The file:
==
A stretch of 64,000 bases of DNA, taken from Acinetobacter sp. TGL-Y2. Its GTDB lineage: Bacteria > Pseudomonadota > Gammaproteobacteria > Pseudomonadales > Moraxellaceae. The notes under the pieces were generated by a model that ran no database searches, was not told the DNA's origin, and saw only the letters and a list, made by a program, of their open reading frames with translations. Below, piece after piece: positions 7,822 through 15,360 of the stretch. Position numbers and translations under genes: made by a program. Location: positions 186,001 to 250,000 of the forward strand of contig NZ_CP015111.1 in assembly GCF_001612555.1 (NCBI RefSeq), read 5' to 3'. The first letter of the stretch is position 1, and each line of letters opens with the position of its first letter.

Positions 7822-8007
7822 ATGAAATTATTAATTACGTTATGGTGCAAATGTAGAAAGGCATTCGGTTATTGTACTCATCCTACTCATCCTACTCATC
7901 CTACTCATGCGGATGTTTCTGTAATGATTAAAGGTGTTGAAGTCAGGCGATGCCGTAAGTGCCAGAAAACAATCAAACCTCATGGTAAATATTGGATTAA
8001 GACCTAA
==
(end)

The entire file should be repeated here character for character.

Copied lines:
A stretch of 64,000 bases of DNA, taken from Acinetobacter sp. TGL-Y2. Its GTDB lineage: Bacteria > Pseudomonadota > Gammaproteobacteria > Pseudomonadales > Moraxellaceae. The notes under the pieces were generated by a model that ran no database searches, was not told the DNA's origin, and saw only the letters and a list, made by a program, of their open reading frames with translations. Below, piece after piece: positions 7,822 through 15,360 of the stretch. Position numbers and translations under genes: made by a program. Location: positions 186,001 to 250,000 of the forward strand of contig NZ_CP015111.1 in assembly GCF_001612555.1 (NCBI RefSeq), read 5' to 3'. The first letter of the stretch is position 1, and each line of letters opens with the position of its first letter.

Positions 7822-8007
7822 ATGAAATTATTAATTACGTTATGGTGCAAATGTAGAAAGGCATTCGGTTATTGTACTCATCCTACTCATCCTACTCATC
7901 CTACTCATGCGGATGTTTCTGTAATGATTAAAGGTGTTGAAGTCAGGCGATGCCGTAAGTGCCAGAAAACAATCAAACCTCATGGTAAATATTGGATTAA
8001 GACCTAA